Export Expectations

Early in the pandemic, U.S. exports of ethanol and DDGS declined. While exports haven’t quite reached pre-pandemic levels, they're back up, and growing demand for low-carbon fuel and protein should support increased use of both products worldwide.
By Matt Thompson | October 12, 2021

In early 2020, with the U.S. in the grips of the early stages of the Covid-19 pandemic, ethanol production slowed, as stay-at-home orders curbed demand for gasoline. While there were domestic implications to the slowdown in production, the pandemic also affected the industry’s exports.

Globally, less driving “really weighed on fuel ethanol demand around the world,” says Brain Healy, director of global ethanol market development for the U.S. Grains Council. “In marketing year 2020-’21 (Sept. 1-Aug. 31), we finished off at 1.3 billion gallons,” he adds. “That’s our fourth largest export year for ethanol. In terms of a global production standpoint, production was down about 13 percent in calendar year 2020 and it hasn’t recovered yet, even in this year, to the 2019 levels that were at a historic high,” Healy says.

According to the USDA’s Foreign Agriculture Service, the U.S. exported $2.3 billion worth of ethanol in 2020. The volume of ethanol exported was 9 percent lower than 2019. Through July of this year, the U.S. has exported 2.7 billion liters of ethanol, or 713 million gallons. In 2019, the total exported was 5.4 billion liters, or 1.3 billion gallons—and the July pace that year was north of 870 million gallons, 18% greater than this year’s mark.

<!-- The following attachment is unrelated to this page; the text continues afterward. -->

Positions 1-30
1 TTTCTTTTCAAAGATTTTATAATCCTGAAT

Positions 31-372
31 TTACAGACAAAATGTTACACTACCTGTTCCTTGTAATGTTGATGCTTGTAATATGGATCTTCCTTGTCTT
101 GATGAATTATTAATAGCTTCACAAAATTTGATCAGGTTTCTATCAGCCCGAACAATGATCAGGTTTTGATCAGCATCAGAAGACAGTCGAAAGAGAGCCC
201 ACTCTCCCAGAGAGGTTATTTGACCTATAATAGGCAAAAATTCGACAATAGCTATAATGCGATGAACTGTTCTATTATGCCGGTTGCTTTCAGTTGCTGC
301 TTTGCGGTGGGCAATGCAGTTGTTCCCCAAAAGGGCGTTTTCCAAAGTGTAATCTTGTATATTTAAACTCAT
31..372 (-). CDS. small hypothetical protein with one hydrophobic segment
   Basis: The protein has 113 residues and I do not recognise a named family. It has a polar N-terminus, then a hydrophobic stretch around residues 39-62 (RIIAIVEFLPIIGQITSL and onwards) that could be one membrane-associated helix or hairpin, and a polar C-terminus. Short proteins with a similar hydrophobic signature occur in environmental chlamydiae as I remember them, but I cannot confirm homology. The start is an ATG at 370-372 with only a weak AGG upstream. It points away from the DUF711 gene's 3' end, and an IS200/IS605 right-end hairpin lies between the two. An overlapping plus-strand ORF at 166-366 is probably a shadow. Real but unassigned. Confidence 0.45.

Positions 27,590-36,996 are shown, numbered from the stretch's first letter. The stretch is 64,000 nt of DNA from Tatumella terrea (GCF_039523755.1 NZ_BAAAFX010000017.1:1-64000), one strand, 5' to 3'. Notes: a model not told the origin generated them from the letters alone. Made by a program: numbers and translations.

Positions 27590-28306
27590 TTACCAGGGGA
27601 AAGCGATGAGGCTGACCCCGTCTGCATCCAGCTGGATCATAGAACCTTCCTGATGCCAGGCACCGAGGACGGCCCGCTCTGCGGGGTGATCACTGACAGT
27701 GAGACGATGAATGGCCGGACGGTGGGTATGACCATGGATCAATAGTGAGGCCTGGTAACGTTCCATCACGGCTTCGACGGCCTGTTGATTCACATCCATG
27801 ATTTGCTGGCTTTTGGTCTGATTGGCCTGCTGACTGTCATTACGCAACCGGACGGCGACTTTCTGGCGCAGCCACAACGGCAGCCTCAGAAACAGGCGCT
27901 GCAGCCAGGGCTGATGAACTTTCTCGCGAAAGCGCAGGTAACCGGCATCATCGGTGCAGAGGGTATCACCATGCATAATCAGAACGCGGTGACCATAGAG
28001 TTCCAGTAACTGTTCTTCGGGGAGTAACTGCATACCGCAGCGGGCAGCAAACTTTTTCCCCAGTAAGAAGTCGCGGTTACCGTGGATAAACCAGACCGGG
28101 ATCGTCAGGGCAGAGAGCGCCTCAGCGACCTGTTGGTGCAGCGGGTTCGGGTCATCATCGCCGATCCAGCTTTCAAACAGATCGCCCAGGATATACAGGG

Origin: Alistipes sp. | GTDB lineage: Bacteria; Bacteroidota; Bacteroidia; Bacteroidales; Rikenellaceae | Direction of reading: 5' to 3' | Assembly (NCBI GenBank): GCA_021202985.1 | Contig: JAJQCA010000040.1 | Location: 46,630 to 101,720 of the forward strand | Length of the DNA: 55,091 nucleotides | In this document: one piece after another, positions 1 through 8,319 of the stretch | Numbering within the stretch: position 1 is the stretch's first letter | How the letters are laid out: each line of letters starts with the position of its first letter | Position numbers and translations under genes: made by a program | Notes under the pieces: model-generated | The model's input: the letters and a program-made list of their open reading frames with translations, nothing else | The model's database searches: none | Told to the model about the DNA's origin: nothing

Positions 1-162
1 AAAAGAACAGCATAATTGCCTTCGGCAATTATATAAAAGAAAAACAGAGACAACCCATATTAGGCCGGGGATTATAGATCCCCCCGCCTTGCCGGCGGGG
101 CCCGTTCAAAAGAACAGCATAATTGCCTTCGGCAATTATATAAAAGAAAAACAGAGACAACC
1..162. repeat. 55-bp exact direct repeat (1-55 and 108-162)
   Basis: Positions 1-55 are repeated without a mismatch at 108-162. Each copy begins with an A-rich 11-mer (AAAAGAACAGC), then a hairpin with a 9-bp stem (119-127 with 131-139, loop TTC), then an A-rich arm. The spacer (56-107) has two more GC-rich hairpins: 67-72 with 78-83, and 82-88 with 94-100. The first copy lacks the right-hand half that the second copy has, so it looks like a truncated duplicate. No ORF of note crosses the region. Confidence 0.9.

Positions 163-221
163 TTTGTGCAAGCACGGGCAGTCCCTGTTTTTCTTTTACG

Exports of U.S. DDGS also declined, says Cary Sifferath, senior director of global programs with the U.S. Grains Council. He notes though, that the slowdown in ethanol production had a bigger impact on DDGS exports than any declines in demand. “Obviously, certain markets were having their economies being affected by Covid, which may have affected overall meat consumption,” he says. “But just the slowdown in ethanol production with less actual supplies of DDGS was probably the biggest slowdown factor for DDGS exports.”

While the ongoing pandemic adds uncertainty to the future of ethanol demand and exports, Healy and Sifferath say the volume of ethanol and DDGS exports have begun to rebound. “The data I have now, for September through July of the 2020-’21 marketing year, says we’re actually up 17 percent on exports of DDGS to Mexico versus a year ago,” Sifferath says.

Exports of DDGS in calendar year 2019 were 10.8 million metric tons, and 6.2 million metric tons by July of that year. Through this July, the U.S. had exported 6.4 million metric tons, a good calendar year figure, even if the marketing year number paints a slightly different picture.